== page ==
Wheat. World Markets and Trade. October 2018 – USDA Oct. 12, 2018
OVERVIEW FOR 2018/19
Global wheat production and trade are down this month mainly from reduced crops in Australia and Russia. Imports are lowered for Azerbaijan, Bangladesh, and Nigeria. Exports are forecast down for Australia, while Russia is unchanged this month. The U.S. season-average farm price is unchanged at $5.10 per bushel.
In contrast to the global situation, U.S. wheat prices were down in September on a slow pace of exports, plentiful supplies, and favorable weather conditions ahead of winter plantings. Hard Red Winter (HRW) declined $10/ton to $237, Soft Red Winter (SRW) was down $11/ton to $213, and Soft White Winter (SWW) weakened $4/ton to $231. Hard Red Spring (HRS) was down $15/ton to $249.
Exporter prices were mixed in September. Argentine, Canadian, EU, and U.S. prices were down, while Australian and Black Sea quotes rose. Australia’s drought has resulted in a smaller crop, leaving Australian wheat increasingly uncompetitive for exports, and therefore keeping supplies for domestic use. The price spread between U.S. and Black Sea narrowed as the United States has plentiful supplies, making it more competitive on the international wheat market.
Month Ending Prices for Major Wheat Exporters
Note on FOB prices: Argentina- 12.0%, up river; Australia- average of APW; Fremantle, Newcastle, and Port Adelaide; Black Sea milling; Canada- CWRS 13.5% St. Lawrence; EU- France grade 1, Rouen; US- HRW 11.5% Gulf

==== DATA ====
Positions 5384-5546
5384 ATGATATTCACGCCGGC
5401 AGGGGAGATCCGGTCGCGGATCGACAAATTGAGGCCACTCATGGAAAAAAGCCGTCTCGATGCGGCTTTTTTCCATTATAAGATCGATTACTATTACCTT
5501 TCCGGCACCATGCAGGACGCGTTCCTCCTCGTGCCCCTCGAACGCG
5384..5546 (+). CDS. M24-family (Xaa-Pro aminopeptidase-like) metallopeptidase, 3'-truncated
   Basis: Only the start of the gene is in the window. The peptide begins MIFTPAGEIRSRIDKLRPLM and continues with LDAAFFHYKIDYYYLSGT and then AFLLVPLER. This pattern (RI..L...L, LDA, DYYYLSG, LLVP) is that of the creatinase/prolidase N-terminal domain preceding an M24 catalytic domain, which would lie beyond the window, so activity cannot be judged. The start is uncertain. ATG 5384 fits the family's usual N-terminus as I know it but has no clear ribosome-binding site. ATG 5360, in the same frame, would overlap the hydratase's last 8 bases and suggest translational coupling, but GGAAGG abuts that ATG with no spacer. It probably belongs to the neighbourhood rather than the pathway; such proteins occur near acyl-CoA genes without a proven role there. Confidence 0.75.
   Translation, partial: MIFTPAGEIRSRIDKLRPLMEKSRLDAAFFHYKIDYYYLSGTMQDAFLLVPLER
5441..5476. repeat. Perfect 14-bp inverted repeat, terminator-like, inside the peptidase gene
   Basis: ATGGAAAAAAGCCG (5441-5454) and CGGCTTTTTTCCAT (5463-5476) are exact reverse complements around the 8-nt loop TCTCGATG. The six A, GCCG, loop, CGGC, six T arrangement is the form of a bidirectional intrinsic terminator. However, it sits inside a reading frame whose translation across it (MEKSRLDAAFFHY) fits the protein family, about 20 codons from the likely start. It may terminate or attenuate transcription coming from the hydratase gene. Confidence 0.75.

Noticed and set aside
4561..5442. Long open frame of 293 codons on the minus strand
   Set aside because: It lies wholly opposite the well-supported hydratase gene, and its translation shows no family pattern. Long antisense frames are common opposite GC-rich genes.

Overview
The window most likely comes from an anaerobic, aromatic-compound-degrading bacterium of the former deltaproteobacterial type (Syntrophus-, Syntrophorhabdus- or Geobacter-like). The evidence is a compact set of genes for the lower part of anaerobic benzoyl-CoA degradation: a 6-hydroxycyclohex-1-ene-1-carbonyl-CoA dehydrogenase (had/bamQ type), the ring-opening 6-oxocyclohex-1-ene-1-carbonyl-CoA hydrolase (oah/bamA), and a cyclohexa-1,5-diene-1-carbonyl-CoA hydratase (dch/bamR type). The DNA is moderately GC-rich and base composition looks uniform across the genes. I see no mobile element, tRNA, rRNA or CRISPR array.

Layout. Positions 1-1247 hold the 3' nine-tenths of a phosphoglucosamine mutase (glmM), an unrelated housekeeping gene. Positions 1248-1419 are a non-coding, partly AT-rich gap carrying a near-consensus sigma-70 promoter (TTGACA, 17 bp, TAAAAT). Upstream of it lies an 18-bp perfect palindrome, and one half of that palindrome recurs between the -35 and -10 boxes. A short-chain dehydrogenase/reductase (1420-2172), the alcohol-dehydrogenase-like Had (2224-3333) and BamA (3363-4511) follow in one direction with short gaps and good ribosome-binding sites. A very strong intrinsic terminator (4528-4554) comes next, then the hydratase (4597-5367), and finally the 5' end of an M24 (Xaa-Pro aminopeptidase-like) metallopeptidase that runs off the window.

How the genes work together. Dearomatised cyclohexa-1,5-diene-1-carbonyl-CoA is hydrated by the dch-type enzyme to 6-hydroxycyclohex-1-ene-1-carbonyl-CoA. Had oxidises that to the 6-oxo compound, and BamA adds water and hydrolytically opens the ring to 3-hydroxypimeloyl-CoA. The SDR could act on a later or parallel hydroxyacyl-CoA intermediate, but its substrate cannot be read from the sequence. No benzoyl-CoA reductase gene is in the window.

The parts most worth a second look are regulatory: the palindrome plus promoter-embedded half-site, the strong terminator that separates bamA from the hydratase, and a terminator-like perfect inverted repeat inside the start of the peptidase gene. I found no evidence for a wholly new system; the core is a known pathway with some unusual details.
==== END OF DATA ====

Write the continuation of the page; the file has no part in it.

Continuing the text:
Robust Russian Wheat Exports, in Spite of Smaller Crop
Russia is off to a fast start in 2018/19 with exports to date already 30 percent more in the first 3 months than last year. Russian wheat exports are forecast at 35.0 million tons based on adequate supplies and strong global demand.
Despite having lower production compared to last year’s record-setting crop, Russia’s wheat crop is still the third largest on record. Additionally, Russia has sufficient carryover supplies, resulting in the most competitively priced wheat for export.
Due to poor weather conditions, many of the global wheat exporters have smaller crops and are expected to export less this year. Currently Australia is experiencing a drought which has led to more wheat being kept for domestic consumption instead of the export market. The European Union has a small crop due to dry conditions in northern growing regions during the key growing season. This has allowed Russia to gain more market share in Asia and Africa, which are traditionally supplied by these two exporters.
With the supplies and prices to attract international buyers, Russia is poised to fill this international demand vacated by other wheat exporters. In addition to Russia’s ample supplies and ability to export large quantities of grain (similar to last year), it also renewed an export transportation subsidy for the new crop year. This would signal that Russia is prepared to continue supplying the global wheat market in the near future. As the year progresses, Russian exports are likely to slow based on winter weather conditions, which often make grain transportation challenging. This is expected to boost exports for other competitors (notably the United States and the European Union).
U.S. Wheat Exports Forecast to Rebound in 2018/19
Export Sales Down, but Rebound Expected:
U.S. exports are expected to recover from a slow start at the beginning of the year as competitor supplies become tighter. Total commitments (accumulated exports plus outstanding sales) as of September 27 are down 19 percent from last year. This is primarily lower shipments of Hard Red Winter wheat, although Hard Red Spring and White are also down. Nevertheless, total U.S. exports are still forecast up with the expectation that a larger share of global demand will shift to U.S. wheat later in the year.
Exports Slow to Several Key Markets: